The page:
- Travis
A former member
Post #: 129
I've re-read the two html series "What Went Right" By Robert Tracinski several times now, and I have the same misgivings about the article.

I'll grant him that he is right about one aspect of the thesis, that people don't necessarily have to have the entire philosophical premises be taught to them in order to be rational about their particular field of interest. But this still means that rationality -- i.e. logically going by the facts as a modus operandi -- is at least implicit, which means that The Enlightenment methodology is what is operating, even if only in a delimited way.

For example, a person might be rational about valuing persons such as Mozart, Newton, etc. and therefore not want to control population growth because anyone born might have those capabilities; and yet, at the same time, though in a different respect, not want total freedom for everyone not initiating force -- i.e. hold that talented people in the arts ought to be free for self-expression, but hold that business ought to be regulated. And this sort of contradiction would hold sway if one is not fully integrated to a rational philosophy.

And it is true that rationality, to the extent that it is used and presented, will be influential, if only in one field; the one that one is being rational about.

But, as Ayn Rand has pointed out, this is like pitting a pop-gun up against a nuclear arsenal, when one compares sporadic rationality to rationality across the board, which can only come about due to a philosophy.

So, sure, rationality ought to be championed, even if it is only presented in a delimited manner -- i.e. economics; but that delimited rationality cannot win out in the long run against rampant philosophic anti-reason. That is, sporadic economic rationality cannot win out in a philosophic "cold war" against Communism, not until after the idealism of Communism has collapsed. Because idealism will win out over mere practicality -- i.e. the die-hard Communist idealist will believe that people better than Mozart and Newton will arise under a Communist dictatorship -- better by their standards.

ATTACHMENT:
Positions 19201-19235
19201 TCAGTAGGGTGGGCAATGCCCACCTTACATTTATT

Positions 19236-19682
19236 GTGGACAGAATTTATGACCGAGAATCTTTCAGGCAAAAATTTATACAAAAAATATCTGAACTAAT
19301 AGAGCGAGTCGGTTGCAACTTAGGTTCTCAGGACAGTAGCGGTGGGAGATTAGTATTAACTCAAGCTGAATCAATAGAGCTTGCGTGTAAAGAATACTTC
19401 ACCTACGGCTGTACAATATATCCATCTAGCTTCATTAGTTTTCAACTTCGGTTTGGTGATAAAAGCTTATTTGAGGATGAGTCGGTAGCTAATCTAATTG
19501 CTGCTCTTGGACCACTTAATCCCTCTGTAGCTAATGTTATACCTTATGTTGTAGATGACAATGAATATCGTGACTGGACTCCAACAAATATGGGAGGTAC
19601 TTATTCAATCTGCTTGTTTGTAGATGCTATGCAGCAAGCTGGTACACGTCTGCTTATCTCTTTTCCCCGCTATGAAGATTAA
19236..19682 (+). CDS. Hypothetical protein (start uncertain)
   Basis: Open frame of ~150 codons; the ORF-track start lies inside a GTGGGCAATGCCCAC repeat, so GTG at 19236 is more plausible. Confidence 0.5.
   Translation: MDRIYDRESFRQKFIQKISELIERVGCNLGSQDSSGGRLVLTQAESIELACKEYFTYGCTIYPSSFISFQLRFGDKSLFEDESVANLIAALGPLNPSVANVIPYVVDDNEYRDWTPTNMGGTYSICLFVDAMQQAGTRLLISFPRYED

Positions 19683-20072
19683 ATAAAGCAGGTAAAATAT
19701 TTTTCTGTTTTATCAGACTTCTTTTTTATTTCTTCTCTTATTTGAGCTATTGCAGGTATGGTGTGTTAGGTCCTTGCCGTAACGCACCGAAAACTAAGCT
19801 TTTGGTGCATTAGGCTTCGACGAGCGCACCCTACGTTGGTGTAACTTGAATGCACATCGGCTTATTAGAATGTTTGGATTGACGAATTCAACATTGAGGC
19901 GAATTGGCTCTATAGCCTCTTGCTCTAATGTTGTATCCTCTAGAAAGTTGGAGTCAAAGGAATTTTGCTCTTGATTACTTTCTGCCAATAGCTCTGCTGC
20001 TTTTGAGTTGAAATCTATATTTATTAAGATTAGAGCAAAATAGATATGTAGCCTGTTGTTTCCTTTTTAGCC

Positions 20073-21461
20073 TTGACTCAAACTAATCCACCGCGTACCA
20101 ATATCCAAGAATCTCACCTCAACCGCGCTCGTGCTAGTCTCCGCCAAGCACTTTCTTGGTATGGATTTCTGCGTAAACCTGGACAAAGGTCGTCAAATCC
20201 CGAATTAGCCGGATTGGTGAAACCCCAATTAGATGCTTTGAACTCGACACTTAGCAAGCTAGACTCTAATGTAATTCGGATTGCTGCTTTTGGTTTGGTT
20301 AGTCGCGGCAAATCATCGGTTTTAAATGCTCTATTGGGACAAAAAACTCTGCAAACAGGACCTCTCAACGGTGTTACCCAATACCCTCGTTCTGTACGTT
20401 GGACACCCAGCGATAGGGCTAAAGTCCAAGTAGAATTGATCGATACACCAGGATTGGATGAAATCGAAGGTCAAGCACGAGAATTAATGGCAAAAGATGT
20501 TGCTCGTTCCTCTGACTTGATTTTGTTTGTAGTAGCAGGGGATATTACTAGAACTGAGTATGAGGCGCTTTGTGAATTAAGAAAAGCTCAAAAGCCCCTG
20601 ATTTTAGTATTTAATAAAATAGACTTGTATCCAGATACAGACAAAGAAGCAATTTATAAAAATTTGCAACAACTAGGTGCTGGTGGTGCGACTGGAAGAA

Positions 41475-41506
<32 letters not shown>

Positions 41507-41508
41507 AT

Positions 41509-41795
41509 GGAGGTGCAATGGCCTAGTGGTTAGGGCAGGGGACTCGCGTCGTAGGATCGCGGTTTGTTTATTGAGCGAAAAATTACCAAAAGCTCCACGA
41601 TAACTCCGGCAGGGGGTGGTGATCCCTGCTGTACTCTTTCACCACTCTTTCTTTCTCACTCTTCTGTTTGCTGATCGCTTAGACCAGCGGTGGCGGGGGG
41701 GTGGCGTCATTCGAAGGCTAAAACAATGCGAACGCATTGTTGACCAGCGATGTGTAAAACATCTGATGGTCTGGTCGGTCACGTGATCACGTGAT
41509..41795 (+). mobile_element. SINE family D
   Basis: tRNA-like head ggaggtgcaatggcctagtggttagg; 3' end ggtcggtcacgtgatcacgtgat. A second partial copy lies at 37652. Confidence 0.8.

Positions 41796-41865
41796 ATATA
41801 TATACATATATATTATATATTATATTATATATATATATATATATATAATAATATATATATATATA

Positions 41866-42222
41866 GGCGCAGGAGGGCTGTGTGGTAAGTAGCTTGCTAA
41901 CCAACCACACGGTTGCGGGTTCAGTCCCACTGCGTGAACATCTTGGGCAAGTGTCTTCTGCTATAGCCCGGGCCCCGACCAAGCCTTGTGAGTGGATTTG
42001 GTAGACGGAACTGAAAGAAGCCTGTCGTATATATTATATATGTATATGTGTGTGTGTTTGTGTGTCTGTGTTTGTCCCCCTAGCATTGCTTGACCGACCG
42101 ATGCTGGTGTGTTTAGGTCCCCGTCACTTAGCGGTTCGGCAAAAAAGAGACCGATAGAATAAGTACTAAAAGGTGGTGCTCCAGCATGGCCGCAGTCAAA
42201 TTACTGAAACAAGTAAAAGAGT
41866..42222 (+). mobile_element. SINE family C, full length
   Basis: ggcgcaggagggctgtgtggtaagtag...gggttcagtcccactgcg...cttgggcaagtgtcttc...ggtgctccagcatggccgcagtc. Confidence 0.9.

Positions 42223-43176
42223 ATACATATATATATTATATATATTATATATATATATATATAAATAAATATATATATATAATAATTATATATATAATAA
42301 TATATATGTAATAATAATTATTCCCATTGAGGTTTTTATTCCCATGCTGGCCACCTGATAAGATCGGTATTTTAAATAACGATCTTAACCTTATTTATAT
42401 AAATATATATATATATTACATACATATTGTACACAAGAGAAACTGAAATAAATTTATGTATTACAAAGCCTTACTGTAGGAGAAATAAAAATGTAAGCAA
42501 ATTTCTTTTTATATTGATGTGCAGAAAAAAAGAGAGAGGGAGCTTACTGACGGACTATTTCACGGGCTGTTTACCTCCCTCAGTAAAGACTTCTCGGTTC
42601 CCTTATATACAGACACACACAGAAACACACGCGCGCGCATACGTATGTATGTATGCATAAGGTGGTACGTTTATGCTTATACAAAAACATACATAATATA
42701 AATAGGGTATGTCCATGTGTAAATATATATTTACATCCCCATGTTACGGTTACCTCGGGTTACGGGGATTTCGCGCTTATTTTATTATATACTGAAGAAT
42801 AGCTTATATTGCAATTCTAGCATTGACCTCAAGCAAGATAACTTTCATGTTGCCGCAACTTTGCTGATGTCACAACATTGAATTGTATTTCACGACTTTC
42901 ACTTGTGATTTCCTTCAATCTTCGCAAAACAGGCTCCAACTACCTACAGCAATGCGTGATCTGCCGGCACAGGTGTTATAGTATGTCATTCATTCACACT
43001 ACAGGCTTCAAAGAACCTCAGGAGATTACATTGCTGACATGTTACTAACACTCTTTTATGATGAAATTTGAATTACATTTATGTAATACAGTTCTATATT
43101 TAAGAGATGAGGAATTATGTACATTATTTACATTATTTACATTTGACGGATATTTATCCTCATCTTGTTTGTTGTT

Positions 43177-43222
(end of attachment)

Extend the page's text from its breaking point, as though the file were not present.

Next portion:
Sporadic rationality in a given field is like getting a used car fixed instead of developing a totally new personal transportation system that is available via philosophy. It will get the job done temporarily; but if one is getting the gasoline spiked with bad chemicals, the tires punctured, the battery stolen, etc. under a bad philosophic system, then one is not going to win in the long-run. Not until a better philosophy is understood and propagated by those rational people in their fields and elsewhere.

And it is rather a shame that people across the world are getting the difference between living in a (semi-)capitalism country versus living in the overly-regulated economy of, say India via induction -- i.e. perceiving the way Americans live versus their own lives; but all they are getting as to why there is this difference is on the economic level, rather than philosophic. The difference in the United States for the most part is that rationality is free to operate; whereas it is not in most of the world's countries.

In other words, people in the USA are free to be moral by their own self-chosen standards; which is a philosophic issue, not an economic issue.

Or as Ayn Rand put it, all of that tremendous wealth will not save you if there is going to be a philosophic collapse -- which religion will bring if not fought philosophically. If one accepts an irrational philosophy, then getting one's car fixed or getting a better car, will not be seen as being moral, and they will be permitted to pile up on the streets unfixed.

Philosophy is still fundamental, even though there are some rational people out there making headway sporadically in different fields, with good results.

Without the proper philosophic underpinning, it will all come crashing down.


Philosophic essays based on the philosophy of Ayn Rand­

Applied Philosophy Online .com

Where Ideas Are Brought Down to Earth!

All rights reserved 2006 by Thomas M. Miovas, Jr.